I haven’t really been thinking as much about the writing process lately (and perhaps this is a bad thing…), but I have, for various reasons, been thinking about ways of understanding people.
Sometimes I like to analyze things, or study different ways of interpreting and making sense of the world–especially when it comes to people’s personalities. It’s not that I place 100% stock in any one way; I just like to sift through them all and see how they make sense when considered holistically. It’s kind of like I create this mental collage with information from different perspectives to in order to “see” the bigger picture, I suppose…
Potentially Helpful Writing Tools
In certain books about creating characters many authors will mention tools such as using character archetypes (such as The Shapeshifter, The Mentor, The Threshold Guardian, etc.) to help a writer determine what roles their characters will play in their novels. Sometimes characters will fulfill just one role; others times they might fulfill several. It’s not that a character has to follow these archetypes, just that it can make understanding his/her purpose in a story a bit easier.
But such archetypes are not the only tools at a writer’s disposal.
Over the years I’ve looked at a lot of other ways to interpret people’s personalities. The astrological zodiac is probably one of the most popular tools Westerners, at least, use to identify themselves (especially when dating, it seems). I’m not into reading and believing horoscopes and all of that, though I always find it interesting to read up on various personality types. I’ve certainly used astrology to help me better understand some of the characters in my writing project. It’s been particularly useful to me because I’ve been playing with the idea of the elements (earth, water, air, fire, etc.), so assigning each character a dominant element then reading about how this would affect their personality has been endlessly fascinating and useful for exploring the idea of the elements more deeply–both psychologically and in terms of magic. There’s also Chinese astrology and its five elements, which I find equally interesting.
Getting away from astrology, there’s also numerology, which is based on a system of assigning numbers to letters and deriving meaning from people’s names and birth dates. Personally I haven’t read up extensively on how all of that works, precisely, but I do find the resulting analysis of different names to be particularly enlightening. Another interesting tool is the Myers-Briggs Type Indicator, which may sometimes be used by employers to learn how their employees might fit into the workplace and also to facilitate better communication between everyone.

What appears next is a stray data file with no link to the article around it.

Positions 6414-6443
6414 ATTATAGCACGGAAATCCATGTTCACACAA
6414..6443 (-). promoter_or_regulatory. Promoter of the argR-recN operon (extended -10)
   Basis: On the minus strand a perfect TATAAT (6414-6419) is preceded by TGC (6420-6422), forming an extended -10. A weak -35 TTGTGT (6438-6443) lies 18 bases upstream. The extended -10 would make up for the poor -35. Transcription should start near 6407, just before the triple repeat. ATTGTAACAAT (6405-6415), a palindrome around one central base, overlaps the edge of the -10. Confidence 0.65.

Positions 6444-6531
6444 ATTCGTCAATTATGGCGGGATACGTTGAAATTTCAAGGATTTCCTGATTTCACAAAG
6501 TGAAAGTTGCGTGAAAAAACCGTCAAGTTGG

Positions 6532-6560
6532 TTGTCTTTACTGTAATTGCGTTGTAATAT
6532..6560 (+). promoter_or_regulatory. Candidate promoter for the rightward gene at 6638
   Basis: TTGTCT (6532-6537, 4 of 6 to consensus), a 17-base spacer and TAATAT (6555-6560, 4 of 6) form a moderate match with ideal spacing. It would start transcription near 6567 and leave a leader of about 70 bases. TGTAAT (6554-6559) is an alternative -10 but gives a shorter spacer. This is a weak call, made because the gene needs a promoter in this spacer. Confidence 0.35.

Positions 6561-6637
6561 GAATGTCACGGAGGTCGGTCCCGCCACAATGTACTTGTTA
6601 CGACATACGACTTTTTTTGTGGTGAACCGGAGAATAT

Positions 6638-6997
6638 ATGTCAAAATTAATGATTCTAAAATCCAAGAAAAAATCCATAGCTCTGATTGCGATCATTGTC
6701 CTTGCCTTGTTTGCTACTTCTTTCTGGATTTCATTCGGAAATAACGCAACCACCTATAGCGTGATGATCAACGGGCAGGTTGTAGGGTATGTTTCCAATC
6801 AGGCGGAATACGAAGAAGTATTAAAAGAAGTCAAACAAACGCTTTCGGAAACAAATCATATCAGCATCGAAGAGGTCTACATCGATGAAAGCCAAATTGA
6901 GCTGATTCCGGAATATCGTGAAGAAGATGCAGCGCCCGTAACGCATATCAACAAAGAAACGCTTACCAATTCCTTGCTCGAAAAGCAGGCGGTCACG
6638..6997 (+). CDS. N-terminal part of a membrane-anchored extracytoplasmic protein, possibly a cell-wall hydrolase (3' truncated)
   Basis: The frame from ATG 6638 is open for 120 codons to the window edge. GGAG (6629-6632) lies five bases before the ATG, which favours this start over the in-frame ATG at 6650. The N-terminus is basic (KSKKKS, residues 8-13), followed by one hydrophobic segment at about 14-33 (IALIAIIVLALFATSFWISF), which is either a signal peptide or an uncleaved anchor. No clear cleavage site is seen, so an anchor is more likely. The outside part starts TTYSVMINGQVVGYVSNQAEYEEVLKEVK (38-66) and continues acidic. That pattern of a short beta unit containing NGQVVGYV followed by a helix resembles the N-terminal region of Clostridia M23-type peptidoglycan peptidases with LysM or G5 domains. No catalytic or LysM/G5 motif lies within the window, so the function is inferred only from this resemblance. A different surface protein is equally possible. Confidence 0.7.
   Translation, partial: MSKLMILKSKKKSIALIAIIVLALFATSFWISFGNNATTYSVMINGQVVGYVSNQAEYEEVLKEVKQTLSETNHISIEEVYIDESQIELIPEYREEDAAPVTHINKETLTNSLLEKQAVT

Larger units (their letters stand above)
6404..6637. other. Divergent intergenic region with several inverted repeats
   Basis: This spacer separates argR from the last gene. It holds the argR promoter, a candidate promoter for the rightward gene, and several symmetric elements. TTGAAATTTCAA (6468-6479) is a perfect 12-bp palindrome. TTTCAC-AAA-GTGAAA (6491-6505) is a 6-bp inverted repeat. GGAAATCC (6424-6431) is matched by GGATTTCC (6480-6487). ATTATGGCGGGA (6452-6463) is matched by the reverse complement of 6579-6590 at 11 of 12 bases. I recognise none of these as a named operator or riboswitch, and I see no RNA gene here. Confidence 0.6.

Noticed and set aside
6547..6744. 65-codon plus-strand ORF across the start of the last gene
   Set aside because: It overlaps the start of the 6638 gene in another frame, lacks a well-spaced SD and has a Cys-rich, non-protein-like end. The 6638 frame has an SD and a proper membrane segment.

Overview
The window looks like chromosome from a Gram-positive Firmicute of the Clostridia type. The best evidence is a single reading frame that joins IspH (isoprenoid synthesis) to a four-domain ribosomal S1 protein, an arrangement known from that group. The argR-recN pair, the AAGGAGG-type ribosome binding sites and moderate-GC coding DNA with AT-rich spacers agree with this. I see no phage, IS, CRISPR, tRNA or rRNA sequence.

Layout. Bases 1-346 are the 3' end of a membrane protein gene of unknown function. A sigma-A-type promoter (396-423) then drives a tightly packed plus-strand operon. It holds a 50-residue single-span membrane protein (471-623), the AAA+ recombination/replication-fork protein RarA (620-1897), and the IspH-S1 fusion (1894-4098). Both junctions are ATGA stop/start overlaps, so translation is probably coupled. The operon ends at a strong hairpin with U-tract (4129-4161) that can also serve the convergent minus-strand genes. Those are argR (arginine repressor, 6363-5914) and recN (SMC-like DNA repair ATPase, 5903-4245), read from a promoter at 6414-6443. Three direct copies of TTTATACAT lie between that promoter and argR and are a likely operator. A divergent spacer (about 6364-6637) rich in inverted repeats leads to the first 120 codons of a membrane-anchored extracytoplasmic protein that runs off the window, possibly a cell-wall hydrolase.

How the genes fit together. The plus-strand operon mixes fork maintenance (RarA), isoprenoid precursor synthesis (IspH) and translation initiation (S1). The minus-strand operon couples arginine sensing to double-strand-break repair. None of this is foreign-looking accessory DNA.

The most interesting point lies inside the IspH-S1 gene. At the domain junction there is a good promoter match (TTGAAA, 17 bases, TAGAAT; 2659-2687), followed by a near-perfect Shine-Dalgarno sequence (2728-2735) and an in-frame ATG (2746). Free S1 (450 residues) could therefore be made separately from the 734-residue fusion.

Now, any of these tools can be used on an individual character basis, though they can also be used to explore compatibility (or lack thereof) between characters. Say you’re writing an interaction with two characters but the dialogue just feels stifled, or unnatural. If you already know their general individual traits then you can use one of (or some of) these tools to read up on personality types, which could give you pointers on how these characters might behave around one another.
I think of all of these methods more as guidelines than ironclad rules–because, at the end of the day, people (and some characters) are just too darn complex to map out on paper.
Say, I Think You’re Going a Bit Overboard, There…
Hey, I don’t actually recommend using all of these things when coming up with characters. Not only can it be time-consuming but unnecessary, once explored to a certain point. (For me, though, it’s just something that really interests me outside of writing and so I just can’t resist!) However, these tools can be useful if you’re having trouble fleshing out a character or deciding what kind of role they should play in your story. In fact, I probably wouldn’t start out with archetypes and whatnot at all before I’ve attempted to put a character together myself and write about them a bit (I haven’t so far), but once you’ve gotten the ball rolling a bit exploration-wise it might not hurt to look into one of these tools for further development; they could provide great pointers and inspiration!
Do you use any of these tools when creating characters?
If so, which is(are) your favorite(s), or which do you find most useful? If not, what else do you tend to use?